By Drew Moody

Special to the Hur Herald

Three Gilmer County High School Students were transported to Stonewall Jackson Hospital in Weston Thursday after ingesting what is believed to be "Indian turnips," or the roots of a Jack-in-the-Pulpit plant.

One student was initially treated at Gilmer Primary Care, 809 Mineral Road, Glenville, then sent on to Weston.

The plant is considered to be mildly toxic (poisonous).

It contains calcium oxalate crystals which cause a mild to severe burning sensation in the mouth and throat. In some cases the throat can also swell.

The hospitalized students were treated and released.

"All the students are back in school and doing fine," Dave Bishop, assistant principal, reported Friday.

Up to 14 seventh and eighth grade students sampled the plant material about 10 a.m. Thursday morning.

Most of the reactions to eating the Jack-in-the-Pulpit plant were very minor, Bishop said. School personnel immediately called 9-1-1 and three ambulances responded from Gilmer County Emergency Services.

The West Virginia Poison Control Center was contacted, and parents of all affected children were notified.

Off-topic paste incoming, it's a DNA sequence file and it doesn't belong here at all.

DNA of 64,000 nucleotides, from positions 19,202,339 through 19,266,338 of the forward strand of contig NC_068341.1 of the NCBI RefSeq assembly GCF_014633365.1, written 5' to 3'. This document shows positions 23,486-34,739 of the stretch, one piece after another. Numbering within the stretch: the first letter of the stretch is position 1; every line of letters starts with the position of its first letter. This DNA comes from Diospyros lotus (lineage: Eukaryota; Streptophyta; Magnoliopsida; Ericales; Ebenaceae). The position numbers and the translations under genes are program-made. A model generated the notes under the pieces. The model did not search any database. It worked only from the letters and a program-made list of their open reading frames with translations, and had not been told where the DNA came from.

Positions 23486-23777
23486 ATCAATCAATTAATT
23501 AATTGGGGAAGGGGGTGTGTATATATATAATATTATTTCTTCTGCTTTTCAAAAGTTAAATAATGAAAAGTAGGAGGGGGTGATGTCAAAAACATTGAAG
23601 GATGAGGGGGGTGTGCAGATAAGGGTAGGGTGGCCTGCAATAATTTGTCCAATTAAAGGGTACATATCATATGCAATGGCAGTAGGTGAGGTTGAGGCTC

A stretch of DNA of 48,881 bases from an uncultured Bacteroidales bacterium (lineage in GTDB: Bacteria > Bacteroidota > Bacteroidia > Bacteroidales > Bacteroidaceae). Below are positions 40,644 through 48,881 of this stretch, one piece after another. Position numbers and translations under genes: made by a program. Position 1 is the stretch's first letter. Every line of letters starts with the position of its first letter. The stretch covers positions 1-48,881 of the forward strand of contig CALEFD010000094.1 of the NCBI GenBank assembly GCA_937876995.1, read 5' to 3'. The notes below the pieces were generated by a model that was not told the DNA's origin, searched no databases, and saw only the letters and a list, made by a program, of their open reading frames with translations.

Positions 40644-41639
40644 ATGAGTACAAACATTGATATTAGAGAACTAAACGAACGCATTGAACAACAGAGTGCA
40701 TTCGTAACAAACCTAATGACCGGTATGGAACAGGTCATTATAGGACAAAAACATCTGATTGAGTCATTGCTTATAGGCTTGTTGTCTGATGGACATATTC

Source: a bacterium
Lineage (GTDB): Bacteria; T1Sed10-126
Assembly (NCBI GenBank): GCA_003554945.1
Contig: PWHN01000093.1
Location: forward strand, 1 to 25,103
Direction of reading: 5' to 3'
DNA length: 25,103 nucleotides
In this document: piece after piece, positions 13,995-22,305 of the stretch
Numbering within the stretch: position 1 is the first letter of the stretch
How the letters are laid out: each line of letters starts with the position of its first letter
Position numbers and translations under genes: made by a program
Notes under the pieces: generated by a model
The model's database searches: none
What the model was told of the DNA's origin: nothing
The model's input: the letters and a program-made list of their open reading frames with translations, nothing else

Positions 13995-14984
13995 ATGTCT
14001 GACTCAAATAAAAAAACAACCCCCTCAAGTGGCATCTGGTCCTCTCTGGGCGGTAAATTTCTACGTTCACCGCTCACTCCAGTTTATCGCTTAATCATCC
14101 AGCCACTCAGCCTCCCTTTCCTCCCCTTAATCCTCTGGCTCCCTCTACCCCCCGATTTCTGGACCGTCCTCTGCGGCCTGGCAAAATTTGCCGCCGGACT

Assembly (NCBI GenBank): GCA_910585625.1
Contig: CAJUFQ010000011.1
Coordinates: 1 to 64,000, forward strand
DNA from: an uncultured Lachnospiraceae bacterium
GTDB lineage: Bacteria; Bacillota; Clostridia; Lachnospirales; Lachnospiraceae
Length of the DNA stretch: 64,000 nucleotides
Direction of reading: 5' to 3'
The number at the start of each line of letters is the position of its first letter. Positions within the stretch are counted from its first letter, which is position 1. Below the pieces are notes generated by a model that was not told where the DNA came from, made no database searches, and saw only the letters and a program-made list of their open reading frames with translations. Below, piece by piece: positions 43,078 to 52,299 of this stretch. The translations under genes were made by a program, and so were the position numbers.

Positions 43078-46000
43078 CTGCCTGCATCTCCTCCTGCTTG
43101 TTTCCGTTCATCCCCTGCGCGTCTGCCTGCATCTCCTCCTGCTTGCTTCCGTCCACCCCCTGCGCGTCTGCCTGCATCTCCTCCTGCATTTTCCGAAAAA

"I don't believe there was any malicious intent," Bishop said. However, the student faces disciplinary action for handing out the plant to his fellow students.

The West Virginia Department of Agriculture website indicates the plant is "often" given to unsuspecting persons as a practical joke.

Bishop said an assembly was held at the school, primarily for 7th and 8th grade students, to discuss the dangers of consuming unknown substances.

Bishop described the event as "sobering" for students, as at least two of their classmates were placed on stretchers and wheeled to waiting ambulances.

Gilmer EMS Business Manager Ed Messenger said Friday three ambulances and up to nine crew members were dispatched to the high school in response to the emergency.

Messenger said school personnel were extremely cooperative; and Bishop lauded the efficient and professional job done by the EMS service.

Several plants in West Virginia are poisonous, and a few can be deadly, even if consumed in very minute quantities.

Among them are the Yew, an evergreen shrub; castor beans, water hemlock and jimson-weed.

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